The ‘family’ is generally regarded as a major social institution social unit created by blood, marriage or adoption giving us a sense of belonging (The Vanier Institute of the Family, 1994 pg. 6). The family is an institution that has evolved and changed over time from a social unit that was formed for mainly economic reasons to one that mainly provides for emotional needs of its members. This can be seen after observing the past and present of survival, children, and marriage of families throughout history.
The earliest families were known as the hunter-gatherers. The invention of the family ensured survival and emotional needs of the members were not an issue. With the family came a division of labor, food-sharing, long term relationships of reciprocity and obligation (Conway, 1997 pg. 11). A recent case study has shown that hunter gatherer families still exist today. The Urueu-Wau-Wau community in Brazil has become a living museum of the hunter gatherer family lifestyle (Holloway, 2003 pg. 12).
The members of the tribe do not wear clothes, they live in small villages, and the roles of men, women and children are clearly defined and are taught by the community elders, who are of higher status. This is very similar to the past hunter gatherer families. Apart from the scant amount of hunter gatherer families that still exist, “family” has changed from a unit formed to ensure survival to a unit where emotional needs are fulfilled. Children were viewed as an economic investment because they were able to work the lands there parents owned.
Agriculture enabled our ancestors to provide much more food, but it also required a great deal of labor. These two factors resulted in larger families, because more people were needed to work the land and tend to the animals. A family could also acquire more land and become wealthier as a result. Pre industrial families, children were an economic necessity during a time when less than 50% of them reached adulthood (Holloway, 2003 pg. 15). Childhood as a period of innocence did not exist and by the age of 7 or 8, they began to assist in the economic activities of the family.
Young adults would work in other families, boys would work on a farm or become an apprentice in a trade or craft, and girls would do household work. In the past, marriage was a big economic step for a family. For the agricultural families, arranged marriages with young women ensured that the family would produce more children. These children were now viewed as an economic asset because they could work on the land. For the pre-industrial families, marriage was also an economic necessity rather than an expression of a couple’s love for each other.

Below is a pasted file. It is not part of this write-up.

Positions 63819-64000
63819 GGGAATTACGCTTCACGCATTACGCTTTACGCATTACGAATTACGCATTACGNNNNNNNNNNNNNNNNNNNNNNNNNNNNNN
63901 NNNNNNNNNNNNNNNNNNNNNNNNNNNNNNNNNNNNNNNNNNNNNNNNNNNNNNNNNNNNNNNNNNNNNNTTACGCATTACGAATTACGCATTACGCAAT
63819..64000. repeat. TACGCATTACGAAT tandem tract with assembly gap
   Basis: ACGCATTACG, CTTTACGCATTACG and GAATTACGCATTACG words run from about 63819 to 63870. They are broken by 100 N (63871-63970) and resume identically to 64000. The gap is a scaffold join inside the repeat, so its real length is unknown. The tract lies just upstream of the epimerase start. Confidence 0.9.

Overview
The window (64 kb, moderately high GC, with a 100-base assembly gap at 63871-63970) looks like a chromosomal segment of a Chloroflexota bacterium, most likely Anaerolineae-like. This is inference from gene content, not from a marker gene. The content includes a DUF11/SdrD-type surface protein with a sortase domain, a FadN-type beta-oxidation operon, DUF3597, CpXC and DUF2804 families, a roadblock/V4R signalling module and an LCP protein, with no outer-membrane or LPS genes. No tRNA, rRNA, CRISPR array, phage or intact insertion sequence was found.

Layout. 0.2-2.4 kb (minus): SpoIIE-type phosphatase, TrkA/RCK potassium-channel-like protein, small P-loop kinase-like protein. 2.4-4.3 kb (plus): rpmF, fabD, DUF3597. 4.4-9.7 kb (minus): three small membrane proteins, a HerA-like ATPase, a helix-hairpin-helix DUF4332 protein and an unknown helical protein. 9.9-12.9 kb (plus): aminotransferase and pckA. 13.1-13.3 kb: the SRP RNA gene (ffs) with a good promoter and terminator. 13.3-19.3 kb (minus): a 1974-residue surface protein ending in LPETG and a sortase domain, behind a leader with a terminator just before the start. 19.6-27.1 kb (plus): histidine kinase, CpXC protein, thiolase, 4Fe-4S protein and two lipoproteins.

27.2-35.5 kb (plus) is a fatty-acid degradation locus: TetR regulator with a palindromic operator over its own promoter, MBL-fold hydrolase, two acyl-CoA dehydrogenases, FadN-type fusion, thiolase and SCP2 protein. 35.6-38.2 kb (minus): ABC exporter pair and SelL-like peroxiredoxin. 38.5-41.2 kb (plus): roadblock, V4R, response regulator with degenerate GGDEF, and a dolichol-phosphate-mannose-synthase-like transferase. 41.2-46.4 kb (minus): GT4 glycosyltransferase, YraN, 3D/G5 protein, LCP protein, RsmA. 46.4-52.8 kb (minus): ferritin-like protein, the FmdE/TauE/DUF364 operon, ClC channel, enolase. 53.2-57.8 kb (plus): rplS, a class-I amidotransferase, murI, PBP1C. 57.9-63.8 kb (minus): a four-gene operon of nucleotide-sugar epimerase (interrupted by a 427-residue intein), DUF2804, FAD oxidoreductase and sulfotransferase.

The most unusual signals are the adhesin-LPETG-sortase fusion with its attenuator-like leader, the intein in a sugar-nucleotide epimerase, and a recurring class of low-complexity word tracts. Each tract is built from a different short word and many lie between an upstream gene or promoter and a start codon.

This is because in the 1600s and 1700s there was no work available for single women and no housekeepers for single men (Holloway, 2003 pg. 15). Nowadays, it is no longer essential to marry to obtain social standing, or for mutual economic support, or even to have intercourse and children. Relationships based on love are becoming the new ideal and according to many reports, the norm (Bibbly, 2001 pg. 22). In today’s society, basic needs are fulfilled independently and family has become a tool to quench and balance emotional needs of support, trust, friendship etc. unlike the past where families were built solely to survive and prosper economically. Nowadays children are viewed as an expense. As society advanced, parents now have to pay for their children’s education, food, shelter, clothing etc. and there are strict laws against child labor which result in having children more of an expense rather than an economic investment like the past. Marriage is now based on the love a couple has for each other and the family has become more of a psychological unit that people chose to form in order to meet their social and emotional needs (Conway, 1997 pg. 22).